The idea of going plant-based is certainly in vogue for its health benefits, athletic performance improvements, and environmental impact
I have the same lunch every day (a brown rice and lentil salad with chopped parsley, carrots, and sunflower seeds) and the same breakfast every morning (overnight rolled oats and soy milk). They’re nothing Michelin star-worthy, and after the third week I’m munching away mindlessly but always guaranteed satiation and a good deal of nourishment.
I’m a creature of habit. That’s what makes this bearable. But what I’ve noticed with this setup: I can pretty much avoid meat altogether.
There has been a consistently growing interest in plant-based eating and meat alternatives. Look no further than the recent success of Swedish oat-based milk alternative company, Oatly, to see this ballooning interest.
But as an exercising and eating population of people whose leisure activities remain online and to-order, is there any real benefit to overhauling our diets to be plant-based? What does it mean to be plant-based anyway? And do your diets need to look as boring as mine sound?
To start, what is plant-based eating?
Kayth Barro, clinical dietitian and counselor at Chong Hua Mandaue City, Cebu, explains, “Eating plant-based does not mean you can’t eat meat. It means your meals are mostly plants: vegetables, whole grains, and fruits.”
To be plant-based is to be the relaxed relative of the vegan. I understand though that in a growing lexicon of terminologies, describing how we eat things can get too complicated. To try and stick with the basics, a Harvard Health publication names four vegetarian diet varieties with their corresponding diet inclusions:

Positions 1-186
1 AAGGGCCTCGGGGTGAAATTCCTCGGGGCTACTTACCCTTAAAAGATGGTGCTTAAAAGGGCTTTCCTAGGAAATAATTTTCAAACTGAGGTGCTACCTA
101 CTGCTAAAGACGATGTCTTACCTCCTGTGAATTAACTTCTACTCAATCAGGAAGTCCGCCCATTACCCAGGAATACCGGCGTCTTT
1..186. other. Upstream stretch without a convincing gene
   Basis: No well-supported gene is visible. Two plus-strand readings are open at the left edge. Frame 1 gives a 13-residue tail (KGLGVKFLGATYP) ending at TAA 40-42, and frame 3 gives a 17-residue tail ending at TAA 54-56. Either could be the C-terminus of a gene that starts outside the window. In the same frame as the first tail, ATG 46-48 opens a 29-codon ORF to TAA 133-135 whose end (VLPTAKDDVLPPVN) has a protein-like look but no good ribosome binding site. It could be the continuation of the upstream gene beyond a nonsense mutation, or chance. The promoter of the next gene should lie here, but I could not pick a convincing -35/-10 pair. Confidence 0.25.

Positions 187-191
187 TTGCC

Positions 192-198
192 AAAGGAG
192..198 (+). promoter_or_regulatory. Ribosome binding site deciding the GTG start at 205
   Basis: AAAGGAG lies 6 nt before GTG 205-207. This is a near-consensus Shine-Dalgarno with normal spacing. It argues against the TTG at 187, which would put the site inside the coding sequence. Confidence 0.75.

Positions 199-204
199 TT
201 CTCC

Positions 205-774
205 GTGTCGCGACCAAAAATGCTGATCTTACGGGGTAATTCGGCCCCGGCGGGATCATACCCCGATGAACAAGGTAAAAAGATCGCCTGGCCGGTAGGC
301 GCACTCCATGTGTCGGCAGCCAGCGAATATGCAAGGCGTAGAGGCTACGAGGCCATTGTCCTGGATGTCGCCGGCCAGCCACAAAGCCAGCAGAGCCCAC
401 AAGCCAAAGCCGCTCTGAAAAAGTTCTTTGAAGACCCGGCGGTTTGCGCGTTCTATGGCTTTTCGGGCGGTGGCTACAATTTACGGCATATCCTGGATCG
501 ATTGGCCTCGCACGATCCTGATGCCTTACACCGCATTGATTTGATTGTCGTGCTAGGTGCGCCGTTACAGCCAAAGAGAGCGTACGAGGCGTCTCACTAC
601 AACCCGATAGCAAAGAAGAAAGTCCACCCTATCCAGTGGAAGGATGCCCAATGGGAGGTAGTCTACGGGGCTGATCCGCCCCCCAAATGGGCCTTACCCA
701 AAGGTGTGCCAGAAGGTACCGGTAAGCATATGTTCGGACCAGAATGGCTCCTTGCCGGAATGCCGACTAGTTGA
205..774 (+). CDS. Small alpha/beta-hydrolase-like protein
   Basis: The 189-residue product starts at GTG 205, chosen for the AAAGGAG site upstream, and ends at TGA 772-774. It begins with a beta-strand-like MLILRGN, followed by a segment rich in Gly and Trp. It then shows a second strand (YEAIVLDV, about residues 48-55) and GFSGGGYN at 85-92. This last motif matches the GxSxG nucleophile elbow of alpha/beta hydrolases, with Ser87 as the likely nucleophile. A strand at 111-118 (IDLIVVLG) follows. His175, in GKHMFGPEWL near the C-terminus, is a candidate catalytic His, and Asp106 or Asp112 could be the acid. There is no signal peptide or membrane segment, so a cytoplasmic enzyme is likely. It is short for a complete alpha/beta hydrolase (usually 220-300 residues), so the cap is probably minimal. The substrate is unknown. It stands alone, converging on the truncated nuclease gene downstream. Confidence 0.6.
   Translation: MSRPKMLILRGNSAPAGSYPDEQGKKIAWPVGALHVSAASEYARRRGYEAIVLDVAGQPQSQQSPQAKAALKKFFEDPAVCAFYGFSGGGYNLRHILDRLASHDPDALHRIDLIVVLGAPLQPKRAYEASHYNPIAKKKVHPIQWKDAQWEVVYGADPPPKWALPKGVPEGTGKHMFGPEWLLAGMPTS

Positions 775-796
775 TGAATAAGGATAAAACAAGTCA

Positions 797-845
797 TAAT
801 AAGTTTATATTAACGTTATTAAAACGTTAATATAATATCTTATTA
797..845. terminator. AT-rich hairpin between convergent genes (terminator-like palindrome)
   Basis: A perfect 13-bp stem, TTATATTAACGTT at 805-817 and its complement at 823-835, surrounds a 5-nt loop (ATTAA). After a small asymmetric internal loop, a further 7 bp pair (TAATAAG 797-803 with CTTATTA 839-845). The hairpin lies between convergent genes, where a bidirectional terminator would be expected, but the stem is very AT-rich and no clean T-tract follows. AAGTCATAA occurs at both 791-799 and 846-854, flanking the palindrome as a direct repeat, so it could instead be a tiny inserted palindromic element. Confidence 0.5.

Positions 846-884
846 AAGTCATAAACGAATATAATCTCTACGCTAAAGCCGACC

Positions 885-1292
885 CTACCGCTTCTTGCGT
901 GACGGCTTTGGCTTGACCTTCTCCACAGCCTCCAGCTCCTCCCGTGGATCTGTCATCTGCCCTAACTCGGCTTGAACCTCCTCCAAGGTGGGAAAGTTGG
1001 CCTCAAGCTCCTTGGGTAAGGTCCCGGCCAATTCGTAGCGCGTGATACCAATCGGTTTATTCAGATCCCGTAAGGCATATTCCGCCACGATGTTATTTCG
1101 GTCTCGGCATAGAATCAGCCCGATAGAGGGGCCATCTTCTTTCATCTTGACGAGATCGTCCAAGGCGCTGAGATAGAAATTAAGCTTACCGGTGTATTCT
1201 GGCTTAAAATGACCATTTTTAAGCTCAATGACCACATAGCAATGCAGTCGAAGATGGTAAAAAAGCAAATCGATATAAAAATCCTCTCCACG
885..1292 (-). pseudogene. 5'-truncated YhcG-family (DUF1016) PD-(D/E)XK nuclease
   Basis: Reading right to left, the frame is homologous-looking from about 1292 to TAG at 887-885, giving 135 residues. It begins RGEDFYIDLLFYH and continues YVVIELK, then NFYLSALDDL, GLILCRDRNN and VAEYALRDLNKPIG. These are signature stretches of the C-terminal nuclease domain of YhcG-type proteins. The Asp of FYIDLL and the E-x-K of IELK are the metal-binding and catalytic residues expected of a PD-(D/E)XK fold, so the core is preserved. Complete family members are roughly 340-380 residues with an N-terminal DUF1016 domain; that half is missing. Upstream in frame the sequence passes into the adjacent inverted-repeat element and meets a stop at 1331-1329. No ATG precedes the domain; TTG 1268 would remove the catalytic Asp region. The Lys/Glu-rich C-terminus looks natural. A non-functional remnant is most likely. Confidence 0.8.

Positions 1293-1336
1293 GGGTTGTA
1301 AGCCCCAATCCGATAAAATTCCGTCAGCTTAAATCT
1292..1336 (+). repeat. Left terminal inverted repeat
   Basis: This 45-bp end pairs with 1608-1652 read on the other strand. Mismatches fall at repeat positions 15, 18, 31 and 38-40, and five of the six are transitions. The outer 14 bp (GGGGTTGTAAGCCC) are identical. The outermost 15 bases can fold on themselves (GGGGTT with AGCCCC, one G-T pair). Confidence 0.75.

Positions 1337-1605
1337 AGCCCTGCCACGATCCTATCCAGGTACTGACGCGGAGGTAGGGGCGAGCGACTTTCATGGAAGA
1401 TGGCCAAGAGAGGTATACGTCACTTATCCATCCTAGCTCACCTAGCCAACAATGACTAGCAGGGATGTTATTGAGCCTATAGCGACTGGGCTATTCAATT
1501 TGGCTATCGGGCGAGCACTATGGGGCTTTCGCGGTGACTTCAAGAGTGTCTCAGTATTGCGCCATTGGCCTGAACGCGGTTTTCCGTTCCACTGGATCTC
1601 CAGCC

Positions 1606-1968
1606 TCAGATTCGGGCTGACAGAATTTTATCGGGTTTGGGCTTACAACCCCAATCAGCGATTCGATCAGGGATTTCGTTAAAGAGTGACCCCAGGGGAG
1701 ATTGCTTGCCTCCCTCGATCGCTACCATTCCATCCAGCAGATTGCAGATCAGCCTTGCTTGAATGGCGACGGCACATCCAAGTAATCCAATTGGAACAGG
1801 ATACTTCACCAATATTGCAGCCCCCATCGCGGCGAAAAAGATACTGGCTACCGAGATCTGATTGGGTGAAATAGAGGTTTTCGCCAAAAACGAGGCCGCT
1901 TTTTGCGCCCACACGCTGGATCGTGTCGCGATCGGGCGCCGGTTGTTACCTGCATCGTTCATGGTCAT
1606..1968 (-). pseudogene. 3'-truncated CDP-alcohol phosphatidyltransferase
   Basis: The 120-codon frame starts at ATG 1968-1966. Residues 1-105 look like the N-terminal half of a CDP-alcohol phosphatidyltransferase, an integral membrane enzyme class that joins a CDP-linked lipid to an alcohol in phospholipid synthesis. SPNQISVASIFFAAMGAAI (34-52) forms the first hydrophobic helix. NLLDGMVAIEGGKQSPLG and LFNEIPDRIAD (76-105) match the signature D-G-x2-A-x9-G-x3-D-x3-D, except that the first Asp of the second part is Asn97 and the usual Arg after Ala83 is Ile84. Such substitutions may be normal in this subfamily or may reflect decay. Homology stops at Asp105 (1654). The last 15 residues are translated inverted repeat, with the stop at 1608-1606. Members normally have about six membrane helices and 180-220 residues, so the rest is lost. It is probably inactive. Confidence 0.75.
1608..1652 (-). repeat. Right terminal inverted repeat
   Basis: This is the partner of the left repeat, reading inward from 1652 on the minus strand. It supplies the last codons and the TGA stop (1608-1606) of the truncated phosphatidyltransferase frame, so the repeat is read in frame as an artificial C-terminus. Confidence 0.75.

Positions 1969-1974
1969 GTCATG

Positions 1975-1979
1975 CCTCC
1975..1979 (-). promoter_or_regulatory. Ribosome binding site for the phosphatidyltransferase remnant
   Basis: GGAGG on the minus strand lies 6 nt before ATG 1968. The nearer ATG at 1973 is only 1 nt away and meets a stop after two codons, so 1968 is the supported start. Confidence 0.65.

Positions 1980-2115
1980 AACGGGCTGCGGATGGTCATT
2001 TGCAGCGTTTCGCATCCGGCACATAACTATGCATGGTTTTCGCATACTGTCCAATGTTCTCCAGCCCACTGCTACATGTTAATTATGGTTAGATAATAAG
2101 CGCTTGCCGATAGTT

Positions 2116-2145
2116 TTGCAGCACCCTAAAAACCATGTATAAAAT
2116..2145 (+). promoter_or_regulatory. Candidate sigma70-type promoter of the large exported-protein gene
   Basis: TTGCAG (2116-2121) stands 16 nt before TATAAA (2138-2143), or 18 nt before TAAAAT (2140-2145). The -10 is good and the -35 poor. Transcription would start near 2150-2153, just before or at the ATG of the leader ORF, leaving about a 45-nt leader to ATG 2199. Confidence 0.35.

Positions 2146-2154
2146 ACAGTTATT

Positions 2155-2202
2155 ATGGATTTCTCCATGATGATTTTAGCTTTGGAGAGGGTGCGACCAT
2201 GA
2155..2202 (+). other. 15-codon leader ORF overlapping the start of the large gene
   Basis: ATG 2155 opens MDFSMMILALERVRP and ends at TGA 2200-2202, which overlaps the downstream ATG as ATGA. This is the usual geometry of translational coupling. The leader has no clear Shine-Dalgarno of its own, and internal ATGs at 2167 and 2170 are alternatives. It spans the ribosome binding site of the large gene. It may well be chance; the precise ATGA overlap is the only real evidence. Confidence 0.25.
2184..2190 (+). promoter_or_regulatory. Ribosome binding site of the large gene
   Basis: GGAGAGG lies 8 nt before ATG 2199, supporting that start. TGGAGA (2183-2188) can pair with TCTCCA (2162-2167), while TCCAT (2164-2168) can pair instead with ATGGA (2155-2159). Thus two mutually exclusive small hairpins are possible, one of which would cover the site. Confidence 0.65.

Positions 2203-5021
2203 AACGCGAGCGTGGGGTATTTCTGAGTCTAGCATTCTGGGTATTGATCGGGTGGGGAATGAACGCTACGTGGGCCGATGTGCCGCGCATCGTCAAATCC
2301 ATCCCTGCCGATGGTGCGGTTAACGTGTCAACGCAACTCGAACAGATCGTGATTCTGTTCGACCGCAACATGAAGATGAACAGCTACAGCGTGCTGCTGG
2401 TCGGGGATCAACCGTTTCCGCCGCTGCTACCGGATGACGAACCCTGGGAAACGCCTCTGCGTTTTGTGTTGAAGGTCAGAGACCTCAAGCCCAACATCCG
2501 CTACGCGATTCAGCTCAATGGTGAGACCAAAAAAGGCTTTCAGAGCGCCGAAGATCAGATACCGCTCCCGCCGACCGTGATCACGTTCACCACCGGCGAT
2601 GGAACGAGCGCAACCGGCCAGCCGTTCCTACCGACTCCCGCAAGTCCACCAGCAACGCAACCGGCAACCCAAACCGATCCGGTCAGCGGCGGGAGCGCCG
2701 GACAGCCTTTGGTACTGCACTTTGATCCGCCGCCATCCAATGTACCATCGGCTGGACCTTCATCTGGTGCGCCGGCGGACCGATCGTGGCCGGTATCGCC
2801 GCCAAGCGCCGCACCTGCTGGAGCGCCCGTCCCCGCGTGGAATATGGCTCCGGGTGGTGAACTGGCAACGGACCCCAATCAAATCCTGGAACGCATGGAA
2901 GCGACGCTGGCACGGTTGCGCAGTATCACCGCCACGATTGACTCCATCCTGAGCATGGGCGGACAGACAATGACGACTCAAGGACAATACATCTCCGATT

- Semi-vegetarian or flexitarian: eggs, dairy foods, and occasionally meat, poultry, ﬁsh, and seafood.
- Pescatarian: eggs, dairy foods, ﬁsh, and seafood, but no meat or poultry.
- Vegetarian (sometimes referred to as lacto-ovo vegetarian): eggs and dairy foods, but no meat, poultry, ﬁsh, or seafood.
- Vegan: no animal foods (bye yogurt and ice cream!)
Off the bat, I’m not going to present a moral or performance-backed reason to pick any of the four diets. Each body is unique so the decision you make will come down to what makes you feel your best.
That being said, how could a plant-based diet make you feel?
Barro explains that a plant-based diet carries a wide range of benefits found in edible plants—essential nutrients like vitamins, minerals, phytochemicals, antioxidants, and especially fiber. “Fiber is present in all unprocessed plant foods. It is what makes up the structure of the plant, and if you eat more of it you access a whole host of benefits.”
These benefits range from improving gut health and supporting the immune system to reducing inflammation, lowering cholesterol, and even stabilizing blood sugar. Aside from the enjoyable benefit of regular bowel movements, the sparkle of this diet comes primarily from what it prevents: damage to the cells in the body and other inflammatory diseases such as heart disease.
Sounds like I’m going to keep my boring lunch salad.
What if you’re an athlete?
In the last months, I watched a popular Netflix documentary called The Game Changers, presented by James Cameron, Arnold Schwarzenegger, Jackie Chan, Lewis Hamilton, Novak Djokovic, and Chris Paul, basically telling you the key to peak athletic performance and recovery is nestled in the arms of a completely plant-based diet.
The film was so firm in its prescriptive nature that I grew almost afraid of eating meat.
But it had a point that seemed to resonate with a growing body of research. One article affirms that plant-based diets have potential physiological advantages aside from the cardiovascular ones.
The authors of the study write, “physiological effects… include a leaner body mass, ease of glycogen storage, improved tissue oxygenation, reduced oxidative stress, and reduced inflammation.” How do these help athletes?
Neal Barnard, MD, FACC, president of the Physicians Committee for Responsible Medicine and a bit of a legend in my plant-based eating research lists the following benefits athletes gain from going plant-based:
“Meat consumption and high cholesterol levels exacerbate inflammation, which can result in pain and impair athletic performance and recovery.” So for quicker recovery, add greens and grains, and skip the steaks (but don’t ditch them if you love them).